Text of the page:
Miranda sighs against his neck. “I love you too.” Her floral print skirt flutters against his jeans. 

He kisses her forehead, her hands. “Your skin is so soft,” he says. She smiles, waiting. After a moment she brings her lips to his. Her lipstick tastes odd, almost coppery. He wraps his arms around her waist gently, as if afraid she will break if he applies pressure. She breathes into him, and the sensation sends a lick of electricity through his body. He brings a hand up to her neck and grabs a handful of her hair.

“Rodney!” He hears someone calling his name far in the distance. Miranda pulls away, wipes her mouth with the back of her hand. Something shoves his shoulder; he stumbles backward. He reaches out for Miranda, starts to plead for one more moment, but then the headset is ripped away and she is gone. The cornfield is gone, the grass, the mountains. Everything.

“What the hell are you doing?” his friend shouts. He rams the headset into an old grey backpack. burying it down in the bottom, all the while angrily scolding Rodney. “How could you be so stupid? You know VR is contra. You trying to get us put away? What if a patrol came in?”

Rodney props himself up on his elbows. “I—”

“And you damn near drained the battery. Where do you think I’m gonna find another one? Huh? You think they’re just lying around here? You know how much this one cost me?”

Rodney is sitting on the floor of his friend’s bedroom, which he shares with his brothers. One double bed for three teenagers. One of the brothers usually sleeps on the floor, using an old couch cushion as a pillow. Their father sleeps on a love seat in the living room, feet protruding over the armrest. They are a family of four in a one-bedroom apartment with threadbare furniture and an ant problem.

His friend is shaking his head as he continues his lecture. Rodney closes his eyes and tries to remember how Miranda felt under his hands, how her hair smelled, how her pale feet were invisible in the grass. 

His friend smacks his shoulder. “Wake up! How can you try to sleep with all this noise?” And it is noisy: the woman upstairs stomping around and what sounds like furniture scraping across the floor; downstairs the young couple is playing some sort of bass-heavy music; they can hear a baby screaming in the bachelor unit next door. Noise is constant Inside; it is chronic. It is the background to every day, every night. Rodney wonders if these old buildings will one day collapse under the weight of so many people. 

Suddenly the music stops and there is a brief lull; the power has gone out again. Then the scraping and the screaming resume. Rodney pushes himself up from the floor. His mother will be angry if the outage has ruined another dinner; their next grocery allotment isn’t for another three days. Government is scraping the bottom of the barrel already – another sanctioned famine may be looming for Inside.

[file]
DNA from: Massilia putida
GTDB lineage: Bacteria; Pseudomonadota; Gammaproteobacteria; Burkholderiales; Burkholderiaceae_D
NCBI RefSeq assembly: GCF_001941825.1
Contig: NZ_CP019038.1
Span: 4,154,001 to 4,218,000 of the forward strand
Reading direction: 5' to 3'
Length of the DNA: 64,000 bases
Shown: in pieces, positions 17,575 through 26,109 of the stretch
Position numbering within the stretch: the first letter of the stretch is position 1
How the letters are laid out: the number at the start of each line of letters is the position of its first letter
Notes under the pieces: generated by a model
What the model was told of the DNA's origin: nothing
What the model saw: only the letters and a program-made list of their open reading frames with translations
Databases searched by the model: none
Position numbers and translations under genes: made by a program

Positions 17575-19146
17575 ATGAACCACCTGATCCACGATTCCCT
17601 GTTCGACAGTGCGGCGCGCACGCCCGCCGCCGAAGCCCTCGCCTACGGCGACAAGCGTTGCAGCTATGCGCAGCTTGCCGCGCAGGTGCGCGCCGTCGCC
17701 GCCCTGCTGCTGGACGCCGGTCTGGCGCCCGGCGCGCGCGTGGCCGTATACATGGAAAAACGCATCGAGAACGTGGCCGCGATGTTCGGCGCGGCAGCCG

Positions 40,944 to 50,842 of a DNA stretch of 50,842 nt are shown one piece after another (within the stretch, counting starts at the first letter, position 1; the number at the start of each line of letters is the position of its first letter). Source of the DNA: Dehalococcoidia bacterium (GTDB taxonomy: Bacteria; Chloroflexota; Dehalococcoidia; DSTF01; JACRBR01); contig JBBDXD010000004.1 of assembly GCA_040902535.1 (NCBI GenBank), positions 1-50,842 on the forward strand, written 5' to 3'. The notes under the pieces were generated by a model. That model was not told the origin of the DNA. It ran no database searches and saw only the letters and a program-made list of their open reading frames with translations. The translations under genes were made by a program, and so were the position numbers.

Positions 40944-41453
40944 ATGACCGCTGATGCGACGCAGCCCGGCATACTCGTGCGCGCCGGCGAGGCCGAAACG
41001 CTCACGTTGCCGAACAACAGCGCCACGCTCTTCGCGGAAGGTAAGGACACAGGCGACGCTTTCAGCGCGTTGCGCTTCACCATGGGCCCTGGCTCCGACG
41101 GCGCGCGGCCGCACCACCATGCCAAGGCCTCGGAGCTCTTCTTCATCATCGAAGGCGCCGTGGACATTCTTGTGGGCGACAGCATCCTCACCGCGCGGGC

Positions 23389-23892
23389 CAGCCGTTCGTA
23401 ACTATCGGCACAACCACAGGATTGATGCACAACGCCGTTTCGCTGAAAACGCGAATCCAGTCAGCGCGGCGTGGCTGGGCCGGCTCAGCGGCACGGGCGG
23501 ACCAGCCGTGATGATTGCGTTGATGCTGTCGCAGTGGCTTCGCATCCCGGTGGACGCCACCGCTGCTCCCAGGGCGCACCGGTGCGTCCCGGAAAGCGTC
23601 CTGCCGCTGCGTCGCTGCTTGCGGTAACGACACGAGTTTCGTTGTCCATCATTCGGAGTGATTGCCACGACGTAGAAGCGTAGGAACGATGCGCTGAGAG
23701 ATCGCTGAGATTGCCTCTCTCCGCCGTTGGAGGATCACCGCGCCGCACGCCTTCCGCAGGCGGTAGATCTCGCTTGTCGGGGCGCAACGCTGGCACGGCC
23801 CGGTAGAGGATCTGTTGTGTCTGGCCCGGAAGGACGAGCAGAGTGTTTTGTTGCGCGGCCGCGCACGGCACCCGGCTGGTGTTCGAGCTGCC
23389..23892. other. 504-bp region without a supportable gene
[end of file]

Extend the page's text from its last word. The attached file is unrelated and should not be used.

He apologizes to his friend, promises to find him a new battery on the black market, and goes down the hall in the dark.

After a cold dinner, after his mother and sister argued themselves hoarse, after the power is restored for at least a little while, Rodney enters the bedroom his mother and sister share and fishes the magazines out of his mother’s mattress. He takes them back to his room. He tosses the nature magazines aside and flips through the ones with Miranda, the fashion magazines. The front covers are long gone; many of the pages are half-torn, wrinkled and stained. His mother had found the magazines stuffed behind the fridge when they were first moved Inside a year ago, into this awful building, this awful apartment.

Upstairs it sounds like a patrol visit: the stomping of heavy boots, demanding male voices, the sound of furniture being knocked over as they search for contra. Rodney misses Outside, where at least “fashion” and “nature” and “art” are concepts permitted to exist, albeit in a limited capacity. But once his mother had been laid off, patrols had trucked the family Inside. All it took was one late rent payment. His hand tightens on the magazine, further crinkling the pages.

He flips through to page 124, where Miranda poses in his favourite outfit, a field of corn in the background. He lays back in his cot, tries to block out the sounds from above and below, and instead pretends he can hear the buzzing of bees and the chirping of small birds.


Read more about the author Elle Boyd HERE.